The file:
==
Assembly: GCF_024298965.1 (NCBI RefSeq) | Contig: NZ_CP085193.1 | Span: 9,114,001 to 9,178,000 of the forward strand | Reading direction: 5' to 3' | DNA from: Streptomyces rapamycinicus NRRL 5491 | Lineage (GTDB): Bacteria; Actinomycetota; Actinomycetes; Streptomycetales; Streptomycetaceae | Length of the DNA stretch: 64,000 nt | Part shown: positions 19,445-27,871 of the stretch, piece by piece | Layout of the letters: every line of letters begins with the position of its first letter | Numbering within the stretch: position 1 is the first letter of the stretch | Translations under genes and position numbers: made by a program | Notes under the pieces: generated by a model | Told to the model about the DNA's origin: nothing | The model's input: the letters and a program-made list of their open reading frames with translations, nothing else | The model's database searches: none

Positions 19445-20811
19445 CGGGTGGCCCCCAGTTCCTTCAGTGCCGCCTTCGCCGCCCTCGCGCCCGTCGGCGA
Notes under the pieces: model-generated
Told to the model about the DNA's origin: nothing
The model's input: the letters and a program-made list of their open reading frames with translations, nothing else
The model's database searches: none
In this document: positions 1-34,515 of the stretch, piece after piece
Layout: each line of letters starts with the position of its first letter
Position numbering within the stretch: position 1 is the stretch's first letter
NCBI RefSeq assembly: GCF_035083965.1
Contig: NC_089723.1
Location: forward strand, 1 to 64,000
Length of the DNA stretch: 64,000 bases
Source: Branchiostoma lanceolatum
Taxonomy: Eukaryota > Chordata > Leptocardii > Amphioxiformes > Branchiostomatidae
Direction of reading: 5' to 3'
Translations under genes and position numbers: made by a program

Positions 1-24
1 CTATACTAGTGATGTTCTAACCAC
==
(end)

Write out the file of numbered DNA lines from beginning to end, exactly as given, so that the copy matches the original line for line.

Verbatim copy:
Assembly: GCF_024298965.1 (NCBI RefSeq) | Contig: NZ_CP085193.1 | Span: 9,114,001 to 9,178,000 of the forward strand | Reading direction: 5' to 3' | DNA from: Streptomyces rapamycinicus NRRL 5491 | Lineage (GTDB): Bacteria; Actinomycetota; Actinomycetes; Streptomycetales; Streptomycetaceae | Length of the DNA stretch: 64,000 nt | Part shown: positions 19,445-27,871 of the stretch, piece by piece | Layout of the letters: every line of letters begins with the position of its first letter | Numbering within the stretch: position 1 is the first letter of the stretch | Translations under genes and position numbers: made by a program | Notes under the pieces: generated by a model | Told to the model about the DNA's origin: nothing | The model's input: the letters and a program-made list of their open reading frames with translations, nothing else | The model's database searches: none

Positions 19445-20811
19445 CGGGTGGCCCCCAGTTCCTTCAGTGCCGCCTTCGCCGCCCTCGCGCCCGTCGGCGA
Notes under the pieces: model-generated
Told to the model about the DNA's origin: nothing
The model's input: the letters and a program-made list of their open reading frames with translations, nothing else
The model's database searches: none
In this document: positions 1-34,515 of the stretch, piece after piece
Layout: each line of letters starts with the position of its first letter
Position numbering within the stretch: position 1 is the stretch's first letter
NCBI RefSeq assembly: GCF_035083965.1
Contig: NC_089723.1
Location: forward strand, 1 to 64,000
Length of the DNA stretch: 64,000 bases
Source: Branchiostoma lanceolatum
Taxonomy: Eukaryota > Chordata > Leptocardii > Amphioxiformes > Branchiostomatidae
Direction of reading: 5' to 3'
Translations under genes and position numbers: made by a program

Positions 1-24
1 CTATACTAGTGATGTTCTAACCAC